The marijuana legalization experiments underway in Washington state, Colorado and Uruguay have prompted or accelerated discussion about changing pot laws in many nations, and activists say momentum is building in advance of a special United Nations convention on drugs scheduled for 2016. Here's a look at how some countries are rethinking their approach to marijuana.
Personal possession of controlled substances has been decriminalized, thanks to a Supreme Court ruling in 2009 that found imposing jail time for small amounts of drugs was a violation of Argentina's constitution, which protects private actions that don't harm others. Lawmakers have been working to amend the law since then, with proposals ranging from simple decriminalization in accordance with the ruling to a complete overhaul of the country's drug laws. In December, Father Juan Carlos Molina, a Catholic priest newly appointed as the nation's drug czar, said Argentina deserves a debate about whether to follow Uruguay in regulating marijuana.
Brazil doesn't punish personal drug use, but trafficking or transporting small amounts of controlled substances is a criminal offense, punishable by drug abuse education or community service. Some advocates worry the law isn't clear about how much constitutes personal possession, and that can leave it up to a judge's discretion about whether someone should be punished. In November, former Brazilian President Fernando Henrique Cardoso joined former U.N. Secretary General Kofi Annan in calling for the decriminalization of all drugs and allowing countries to experiment with drug regulation.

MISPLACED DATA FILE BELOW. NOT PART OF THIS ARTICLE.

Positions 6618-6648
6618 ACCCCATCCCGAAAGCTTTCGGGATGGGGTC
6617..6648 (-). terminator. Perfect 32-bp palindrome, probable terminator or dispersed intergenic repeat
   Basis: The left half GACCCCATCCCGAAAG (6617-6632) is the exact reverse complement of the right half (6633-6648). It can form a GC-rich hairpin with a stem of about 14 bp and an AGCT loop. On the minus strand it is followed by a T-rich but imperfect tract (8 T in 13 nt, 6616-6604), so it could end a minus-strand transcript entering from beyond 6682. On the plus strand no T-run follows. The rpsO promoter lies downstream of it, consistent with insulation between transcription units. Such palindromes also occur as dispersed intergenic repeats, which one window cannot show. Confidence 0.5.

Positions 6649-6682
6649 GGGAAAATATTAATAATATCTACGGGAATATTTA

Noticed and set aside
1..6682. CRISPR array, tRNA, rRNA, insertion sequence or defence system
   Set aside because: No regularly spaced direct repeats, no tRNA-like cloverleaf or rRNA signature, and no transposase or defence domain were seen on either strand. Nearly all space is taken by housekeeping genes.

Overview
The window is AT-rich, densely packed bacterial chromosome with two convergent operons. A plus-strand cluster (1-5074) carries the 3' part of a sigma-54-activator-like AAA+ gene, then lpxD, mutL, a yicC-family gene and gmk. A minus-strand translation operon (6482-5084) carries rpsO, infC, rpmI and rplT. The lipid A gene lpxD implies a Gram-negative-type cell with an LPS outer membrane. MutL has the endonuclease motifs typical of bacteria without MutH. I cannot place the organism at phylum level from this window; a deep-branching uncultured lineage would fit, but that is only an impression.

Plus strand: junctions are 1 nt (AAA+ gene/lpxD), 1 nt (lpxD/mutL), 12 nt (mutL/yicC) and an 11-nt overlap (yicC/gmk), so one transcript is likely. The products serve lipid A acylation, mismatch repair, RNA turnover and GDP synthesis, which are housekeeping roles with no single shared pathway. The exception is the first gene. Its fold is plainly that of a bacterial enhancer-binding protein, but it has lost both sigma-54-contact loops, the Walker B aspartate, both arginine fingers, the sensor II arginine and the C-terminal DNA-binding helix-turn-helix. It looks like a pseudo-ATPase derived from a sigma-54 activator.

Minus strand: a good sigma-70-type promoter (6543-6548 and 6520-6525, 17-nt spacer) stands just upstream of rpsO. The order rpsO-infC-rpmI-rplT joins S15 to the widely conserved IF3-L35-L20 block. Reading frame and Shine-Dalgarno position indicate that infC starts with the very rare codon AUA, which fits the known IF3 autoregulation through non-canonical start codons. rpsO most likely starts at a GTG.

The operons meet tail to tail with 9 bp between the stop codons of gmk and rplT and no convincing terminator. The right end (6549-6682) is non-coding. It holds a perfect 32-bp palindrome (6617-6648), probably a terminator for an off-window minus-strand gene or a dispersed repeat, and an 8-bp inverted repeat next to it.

President Otto Perez Molina of Guatemala, a hard-hit cocaine transit country, took the floor at the U.N. last fall to join a growing chorus of nations calling the drug war a failed strategy. He announced that his country would study different approaches and praised the "visionary" experiments in Washington and Colorado — as well as U.S. President Barack Obama's decision to let them go forward. Currently, prison terms of four months to two years can be imposed for the possession of drugs for personal use.
The island nation is a primary source of marijuana in the Caribbean. Possession remains illegal and can result in mandated treatment or rehabilitation, though usually the defendant pays a small fine and is not incarcerated. Nevertheless, many young men wind up with criminal records that affect their future employment options, and recent changes in the U.S. and Uruguay have given momentum to activists who hope to see marijuana decriminalization approved soon.
In Mexico, where tens of thousands have been killed in drug war violence in the past seven years, there is no general push to legalize or regulate marijuana for recreational use. But in more liberal Mexico City, a metropolis of 8 million, lawmakers have introduced a measure to allow stores to sell up to 5 grams of pot. The plan has the mayor's support but could set up a fight with the federal government. Small amounts of marijuana and other drugs have been decriminalized in Mexico since 2009.